When working with Dorico, do not worry about layout until all your notes are entered!

Depends of the genre. In wind music most often horns are 1-2-3-4 (ordered by pitch), but printed 1+3 and 2+4. (Probably because this is a bit more readable?)

As I understand it, you’ve got it correct. Pitch order is 1, 2, 3, 4 descending. So if you put 1 and 3 together on a part and 2 and 4 together, there’s more space between the notes in the written parts makes reading easier.

Yes, that’s exactly how I have it in my scores :slight_smile:

But @Derrek is also right, as there are other genres where 1 and 3 are the highest horns and 2 and 4 are the lower parts. In those cases it makes more sense to combine 1+2 and 3+4 to acommodate for more space.

I hope I may chime in with a related question, as I was about to open a similar thread: is it still common in orchestral scoring to let the horns 1,3 and 2,4 go together (not necessarily only regarding pitches, but also when it comes to doubling/unisons)?

If not, what would be the fastest way to exchange the contents of horn 2&3 (ideally w/o having to redo condensing changes?)



Oh wow, that’s great. Thanks :slight_smile:

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Thanks @Lillie_Harris , I finally managed to figure it out, and you provided the solution.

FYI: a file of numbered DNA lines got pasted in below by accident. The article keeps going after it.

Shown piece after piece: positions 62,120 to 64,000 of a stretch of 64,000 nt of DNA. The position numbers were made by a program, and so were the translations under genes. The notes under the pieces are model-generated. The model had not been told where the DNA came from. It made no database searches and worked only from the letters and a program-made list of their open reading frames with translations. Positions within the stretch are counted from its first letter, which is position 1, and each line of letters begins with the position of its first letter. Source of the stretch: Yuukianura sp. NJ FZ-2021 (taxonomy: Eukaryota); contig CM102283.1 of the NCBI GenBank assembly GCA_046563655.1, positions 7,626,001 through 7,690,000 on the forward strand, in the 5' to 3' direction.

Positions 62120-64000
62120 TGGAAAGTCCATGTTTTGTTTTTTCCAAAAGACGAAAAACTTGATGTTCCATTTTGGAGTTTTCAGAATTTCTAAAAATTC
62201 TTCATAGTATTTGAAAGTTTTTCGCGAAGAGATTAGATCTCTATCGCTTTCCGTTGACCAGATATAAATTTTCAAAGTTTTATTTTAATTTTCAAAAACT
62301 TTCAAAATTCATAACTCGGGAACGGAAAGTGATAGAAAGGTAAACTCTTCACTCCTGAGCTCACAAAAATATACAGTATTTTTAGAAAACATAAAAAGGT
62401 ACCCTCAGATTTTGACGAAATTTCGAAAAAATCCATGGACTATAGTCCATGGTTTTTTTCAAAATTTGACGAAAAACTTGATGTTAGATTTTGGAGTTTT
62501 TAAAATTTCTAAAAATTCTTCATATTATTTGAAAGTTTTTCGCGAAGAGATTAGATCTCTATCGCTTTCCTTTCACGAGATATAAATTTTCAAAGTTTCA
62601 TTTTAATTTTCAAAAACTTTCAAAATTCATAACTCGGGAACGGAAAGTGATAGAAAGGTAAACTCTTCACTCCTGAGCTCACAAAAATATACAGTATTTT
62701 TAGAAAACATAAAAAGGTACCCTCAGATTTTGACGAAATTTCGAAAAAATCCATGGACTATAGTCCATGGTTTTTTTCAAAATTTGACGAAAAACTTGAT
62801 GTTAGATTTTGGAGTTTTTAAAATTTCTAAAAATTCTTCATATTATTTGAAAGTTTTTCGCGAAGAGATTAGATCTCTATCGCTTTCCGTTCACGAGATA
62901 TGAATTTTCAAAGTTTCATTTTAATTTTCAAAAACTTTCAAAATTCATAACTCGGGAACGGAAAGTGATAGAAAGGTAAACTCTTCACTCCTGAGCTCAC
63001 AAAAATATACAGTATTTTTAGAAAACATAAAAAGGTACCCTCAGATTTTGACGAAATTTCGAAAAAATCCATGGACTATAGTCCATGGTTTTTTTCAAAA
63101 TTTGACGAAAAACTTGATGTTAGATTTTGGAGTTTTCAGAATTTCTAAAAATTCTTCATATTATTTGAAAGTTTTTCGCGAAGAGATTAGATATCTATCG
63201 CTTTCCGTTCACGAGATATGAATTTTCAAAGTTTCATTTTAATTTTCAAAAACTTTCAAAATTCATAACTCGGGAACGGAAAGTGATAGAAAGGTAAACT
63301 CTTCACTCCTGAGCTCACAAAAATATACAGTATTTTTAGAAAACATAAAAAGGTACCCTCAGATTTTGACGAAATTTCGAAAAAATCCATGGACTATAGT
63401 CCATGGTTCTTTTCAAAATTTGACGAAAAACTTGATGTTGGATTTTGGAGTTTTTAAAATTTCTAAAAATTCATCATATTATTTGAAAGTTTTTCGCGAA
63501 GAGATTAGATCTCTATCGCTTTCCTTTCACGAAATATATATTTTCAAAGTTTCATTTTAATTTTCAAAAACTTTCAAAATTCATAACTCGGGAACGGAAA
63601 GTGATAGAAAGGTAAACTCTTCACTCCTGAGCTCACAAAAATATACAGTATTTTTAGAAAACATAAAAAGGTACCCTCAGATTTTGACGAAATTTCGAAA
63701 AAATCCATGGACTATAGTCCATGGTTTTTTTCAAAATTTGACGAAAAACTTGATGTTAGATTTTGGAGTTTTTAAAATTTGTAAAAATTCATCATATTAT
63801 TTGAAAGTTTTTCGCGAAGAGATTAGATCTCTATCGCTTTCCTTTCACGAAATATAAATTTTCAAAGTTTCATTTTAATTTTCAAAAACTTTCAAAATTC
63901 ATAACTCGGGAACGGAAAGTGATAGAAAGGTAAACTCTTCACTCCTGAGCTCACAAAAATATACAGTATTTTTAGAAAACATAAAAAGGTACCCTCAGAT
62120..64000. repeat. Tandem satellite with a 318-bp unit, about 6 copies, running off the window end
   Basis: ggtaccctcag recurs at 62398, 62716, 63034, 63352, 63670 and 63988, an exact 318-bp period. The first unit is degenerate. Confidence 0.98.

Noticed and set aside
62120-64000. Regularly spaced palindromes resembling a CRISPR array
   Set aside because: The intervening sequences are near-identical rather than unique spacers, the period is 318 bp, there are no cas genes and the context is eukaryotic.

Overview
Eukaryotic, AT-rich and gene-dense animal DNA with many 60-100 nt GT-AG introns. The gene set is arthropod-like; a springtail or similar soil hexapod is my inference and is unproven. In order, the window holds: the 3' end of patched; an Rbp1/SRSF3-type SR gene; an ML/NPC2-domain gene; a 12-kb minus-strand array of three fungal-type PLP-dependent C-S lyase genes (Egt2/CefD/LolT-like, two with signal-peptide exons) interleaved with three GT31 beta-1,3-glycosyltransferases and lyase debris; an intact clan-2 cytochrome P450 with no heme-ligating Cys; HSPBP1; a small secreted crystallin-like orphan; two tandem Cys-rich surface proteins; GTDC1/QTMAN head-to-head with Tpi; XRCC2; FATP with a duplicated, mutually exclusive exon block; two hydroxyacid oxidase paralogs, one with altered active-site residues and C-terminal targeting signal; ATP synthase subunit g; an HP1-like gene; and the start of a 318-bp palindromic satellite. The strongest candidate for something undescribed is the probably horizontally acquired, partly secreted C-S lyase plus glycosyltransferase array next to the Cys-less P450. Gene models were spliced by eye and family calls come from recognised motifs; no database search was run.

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In North American symphony orchestras at least, 1 & 3 are high, and 2 & 4 are low. These become areas of specializations as horn players develop. Jamie Somerville, who just retired as principal horn of Boston Symphony, was also briefly 3rd horn of the Toronto Symphony. It’s not that he can’t play 4th horn well - he absolutely can - but his tone. approach, comfort level etc … as always led him to 1st or 3rd. The 2nd horn’s “job description” will always include Eroica, and the 4th horn’s jd will always include Beethoven’s 9th. Anyone playing 4th horn for a few years may take the odd principal job to replace someone in order to get out their “principal horn ya-ya’s” as one 1st horn once said to me; but their area of comfort will always remain the bottom end. This is pretty well ensconced, as can generally be seen with audition lists for the selected positions. There is a bit of overlap, but the specialization is very obvious, and thoroughly understood and accepted.

Position in the score, again strictly in orchestra music, tends to vary a little more. Traditionally, 3 and 4 were added as an another pair of horns, sometimes natural horns in a different key to get more natural notes in different chords. The tendency maintained itself as people slowly switched to chromatic horns in F. However, some more modern scores will use a 1324 order to preserve the unisons one can often write with 1 and 3 on top. Peter Maxwell Davies scores come to mind, but there are others. Personally, I prefer 1234, but this may simply have to do with the fact that 95% of the scores I read use this particular order. Still, for some reason, my brain has convinced me that it is easier to read.

In Dorico, the combination of entering music on multiple staves at once and the “swap stave content” command is something I use all the time for horns: enter the notes in chord order, then swap 2 and 3. A real time saver!